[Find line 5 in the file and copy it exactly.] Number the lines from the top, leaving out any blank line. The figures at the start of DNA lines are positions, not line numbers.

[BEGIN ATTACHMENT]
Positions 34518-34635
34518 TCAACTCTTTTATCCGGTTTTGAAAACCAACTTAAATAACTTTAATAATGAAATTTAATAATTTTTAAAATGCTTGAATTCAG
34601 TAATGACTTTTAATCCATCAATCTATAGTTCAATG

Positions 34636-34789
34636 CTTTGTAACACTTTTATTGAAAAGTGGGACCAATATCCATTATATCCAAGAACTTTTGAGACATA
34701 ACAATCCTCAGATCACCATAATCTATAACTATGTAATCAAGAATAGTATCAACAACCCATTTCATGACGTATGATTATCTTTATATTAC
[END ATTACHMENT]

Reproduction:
34636 CTTTGTAACACTTTTATTGAAAAGTGGGACCAATATCCATTATATCCAAGAACTTTTGAGACATA